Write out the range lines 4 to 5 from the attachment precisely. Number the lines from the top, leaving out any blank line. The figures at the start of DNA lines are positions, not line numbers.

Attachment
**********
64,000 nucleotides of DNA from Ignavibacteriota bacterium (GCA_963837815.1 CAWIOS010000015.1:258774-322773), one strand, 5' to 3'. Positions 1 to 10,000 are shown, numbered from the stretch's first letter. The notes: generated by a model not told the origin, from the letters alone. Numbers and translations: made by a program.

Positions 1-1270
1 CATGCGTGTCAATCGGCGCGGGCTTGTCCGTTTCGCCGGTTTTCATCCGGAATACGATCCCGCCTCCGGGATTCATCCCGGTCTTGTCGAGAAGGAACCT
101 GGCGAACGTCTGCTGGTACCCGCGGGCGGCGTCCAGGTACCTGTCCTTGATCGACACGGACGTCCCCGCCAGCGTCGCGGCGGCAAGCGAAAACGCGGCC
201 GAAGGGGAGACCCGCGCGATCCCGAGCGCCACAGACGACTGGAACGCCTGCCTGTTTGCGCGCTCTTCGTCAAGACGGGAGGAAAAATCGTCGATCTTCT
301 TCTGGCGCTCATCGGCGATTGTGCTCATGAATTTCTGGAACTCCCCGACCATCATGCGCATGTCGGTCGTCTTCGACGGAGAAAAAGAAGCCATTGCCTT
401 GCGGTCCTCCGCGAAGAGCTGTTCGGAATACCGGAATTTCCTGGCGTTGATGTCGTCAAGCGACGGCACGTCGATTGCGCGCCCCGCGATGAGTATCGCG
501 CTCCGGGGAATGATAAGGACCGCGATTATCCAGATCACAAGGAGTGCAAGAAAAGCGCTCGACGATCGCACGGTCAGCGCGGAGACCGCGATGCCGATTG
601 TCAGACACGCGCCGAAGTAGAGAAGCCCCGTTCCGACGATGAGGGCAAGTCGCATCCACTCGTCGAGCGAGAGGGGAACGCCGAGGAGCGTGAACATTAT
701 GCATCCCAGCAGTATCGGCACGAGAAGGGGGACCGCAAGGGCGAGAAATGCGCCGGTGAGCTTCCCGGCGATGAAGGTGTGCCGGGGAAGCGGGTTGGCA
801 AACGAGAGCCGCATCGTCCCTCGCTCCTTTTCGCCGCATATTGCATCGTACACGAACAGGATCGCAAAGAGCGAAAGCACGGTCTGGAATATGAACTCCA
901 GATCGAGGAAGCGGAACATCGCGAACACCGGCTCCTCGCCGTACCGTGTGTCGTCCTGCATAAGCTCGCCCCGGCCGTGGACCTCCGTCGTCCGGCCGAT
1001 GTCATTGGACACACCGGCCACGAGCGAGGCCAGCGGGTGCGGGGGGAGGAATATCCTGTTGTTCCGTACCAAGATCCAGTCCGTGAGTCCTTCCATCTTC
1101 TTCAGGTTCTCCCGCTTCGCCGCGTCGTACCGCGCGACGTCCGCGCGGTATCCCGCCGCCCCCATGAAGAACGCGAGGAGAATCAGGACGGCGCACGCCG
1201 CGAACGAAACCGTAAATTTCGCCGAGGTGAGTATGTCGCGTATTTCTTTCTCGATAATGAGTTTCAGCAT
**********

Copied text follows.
101 GGCGAACGTCTGCTGGTACCCGCGGGCGGCGTCCAGGTACCTGTCCTTGATCGACACGGACGTCCCCGCCAGCGTCGCGGCGGCAAGCGAAAACGCGGCC
201 GAAGGGGAGACCCGCGCGATCCCGAGCGCCACAGACGACTGGAACGCCTGCCTGTTTGCGCGCTCTTCGTCAAGACGGGAGGAAAAATCGTCGATCTTCT